Plummeting stock market impacting retirement funds
Posted September 15, 2008
Updated September 16, 2008
Raleigh, N.C. — The upheaval in the American financial system sent shock waves through the stock market Monday, producing Wall Street's worst day in seven years.
The Dow Jones Industrial Average lost more than 500 points, more than 4 percent, the most points the market has lost since it reopened after the Sept. 11, 2001, terrorist attacks. About $700 billion in value evaporated from retirement plans, government pension funds and other investment portfolios.
“This has the elements of a full-blown panic,” financial consultant Jeffrey Miller, with Raleigh-based Armor Investment Advisors, said.
Miller said those people who were hoping to kick back in retirement soon are feeling it the worst.
"They don't wanna be 60 years old, looking to retire and not have any money there,” he said.
N.C. State economist Mike Walden said soon-to-be retirees need to be thinking about their options.
You "may want to think about pulling out. We do not know how low the low is going to be,” Walden said.
Miller said that for people with money to spare, it is a smart buyer's market. Stock shares of good companies are priced cheap.
“Fear and turmoil and all of this creates opportunity," he added.
Charlotte-based Bank of America took advantage of Merrill Lynch's plunging stock. Merrill's shotgun sale to BofA will create the nation's largest financial services company.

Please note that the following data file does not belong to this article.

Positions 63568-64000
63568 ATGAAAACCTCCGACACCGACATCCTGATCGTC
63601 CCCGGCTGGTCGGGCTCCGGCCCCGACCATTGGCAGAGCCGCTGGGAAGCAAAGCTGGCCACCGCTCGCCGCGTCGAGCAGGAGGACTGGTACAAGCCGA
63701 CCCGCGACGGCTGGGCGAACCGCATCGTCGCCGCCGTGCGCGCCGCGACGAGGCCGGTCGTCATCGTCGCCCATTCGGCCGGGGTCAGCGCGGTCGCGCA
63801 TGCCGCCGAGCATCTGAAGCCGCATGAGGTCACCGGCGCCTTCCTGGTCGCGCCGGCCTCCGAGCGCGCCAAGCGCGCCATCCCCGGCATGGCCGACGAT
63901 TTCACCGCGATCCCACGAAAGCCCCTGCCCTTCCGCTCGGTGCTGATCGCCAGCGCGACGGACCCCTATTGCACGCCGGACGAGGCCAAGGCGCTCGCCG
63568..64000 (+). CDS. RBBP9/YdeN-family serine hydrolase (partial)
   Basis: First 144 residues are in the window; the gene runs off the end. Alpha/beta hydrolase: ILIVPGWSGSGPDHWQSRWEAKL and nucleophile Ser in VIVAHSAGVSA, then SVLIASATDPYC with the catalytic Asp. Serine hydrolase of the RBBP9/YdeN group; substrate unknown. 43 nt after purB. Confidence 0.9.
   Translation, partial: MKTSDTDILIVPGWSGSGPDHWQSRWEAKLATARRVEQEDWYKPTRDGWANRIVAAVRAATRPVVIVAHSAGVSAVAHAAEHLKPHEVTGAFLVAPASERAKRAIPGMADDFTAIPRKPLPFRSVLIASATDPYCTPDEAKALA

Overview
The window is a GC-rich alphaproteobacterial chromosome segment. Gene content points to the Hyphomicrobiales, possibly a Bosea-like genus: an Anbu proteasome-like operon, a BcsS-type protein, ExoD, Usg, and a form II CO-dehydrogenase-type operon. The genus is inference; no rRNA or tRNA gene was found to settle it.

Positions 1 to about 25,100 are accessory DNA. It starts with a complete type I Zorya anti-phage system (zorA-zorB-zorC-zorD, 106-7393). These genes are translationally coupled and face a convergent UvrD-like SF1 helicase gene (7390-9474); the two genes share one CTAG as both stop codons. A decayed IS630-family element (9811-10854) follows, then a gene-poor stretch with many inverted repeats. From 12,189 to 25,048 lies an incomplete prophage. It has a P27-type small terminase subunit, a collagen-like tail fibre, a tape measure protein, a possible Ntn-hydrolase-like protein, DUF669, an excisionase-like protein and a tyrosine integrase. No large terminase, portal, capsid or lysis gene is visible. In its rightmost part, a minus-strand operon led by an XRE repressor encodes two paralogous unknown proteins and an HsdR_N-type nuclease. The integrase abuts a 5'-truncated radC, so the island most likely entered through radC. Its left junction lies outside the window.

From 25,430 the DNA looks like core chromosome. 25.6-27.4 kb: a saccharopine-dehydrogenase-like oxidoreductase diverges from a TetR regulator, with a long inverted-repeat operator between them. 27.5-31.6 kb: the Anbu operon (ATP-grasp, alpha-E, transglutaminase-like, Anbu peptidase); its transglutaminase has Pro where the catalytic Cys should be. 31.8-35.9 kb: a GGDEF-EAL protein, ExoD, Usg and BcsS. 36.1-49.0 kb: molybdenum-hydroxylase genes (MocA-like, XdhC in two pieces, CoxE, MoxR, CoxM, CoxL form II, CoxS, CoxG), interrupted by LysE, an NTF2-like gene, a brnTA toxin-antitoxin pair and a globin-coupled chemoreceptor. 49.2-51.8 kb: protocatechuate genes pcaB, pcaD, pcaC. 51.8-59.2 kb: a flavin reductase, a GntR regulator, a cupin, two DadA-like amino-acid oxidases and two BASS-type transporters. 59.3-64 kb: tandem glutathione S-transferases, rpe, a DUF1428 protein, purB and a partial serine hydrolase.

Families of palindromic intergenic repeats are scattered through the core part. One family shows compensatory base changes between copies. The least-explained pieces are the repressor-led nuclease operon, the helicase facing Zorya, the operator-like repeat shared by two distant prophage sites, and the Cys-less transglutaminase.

The deal keeps Merrill from a Bear Stearns-style fire sale or a complete meltdown like Lehman Brothers while removing a major player that some expected to be the next shoe to drop in the credit crisis. At the same time, it will enable BofA to expand the financial services it offers to its already huge customer base.
“We think this is a strategic opportunity of a lifetime,” Bank of America CEO Ken Lewis said.
"And that is very significant because financial services to North Carolina in the 21st century is what tobacco was to the state in the 20th century,” Walden said.
Miller said that is why he suggests his clients diversify their portfolios. Walden said he thinks there will be substantial improvement in the stock market by next summer.
Lehman Brothers, an investment bank that predates the Civil War and weathered the Great Depression, filed the largest bankruptcy in American history.
It was by far the most stomach-churning single day since this financial crisis began to bubble up from billions of dollars in rotten mortgage loans that have crippled the balance sheets of one bank after another and landed mortgage giants Fannie Mae and Freddie Mac under the control of the federal government.
In Washington, Treasury Secretary Henry Paulson, who refused to toss a financial lifeline to Lehman, was unapologetic as the Bush administration signaled strongly that Wall Street shouldn't expect more rescues from Washington.
The American people should remain confident in the "soundness and resilience in the American financial system," Paulson told reporters at the White House.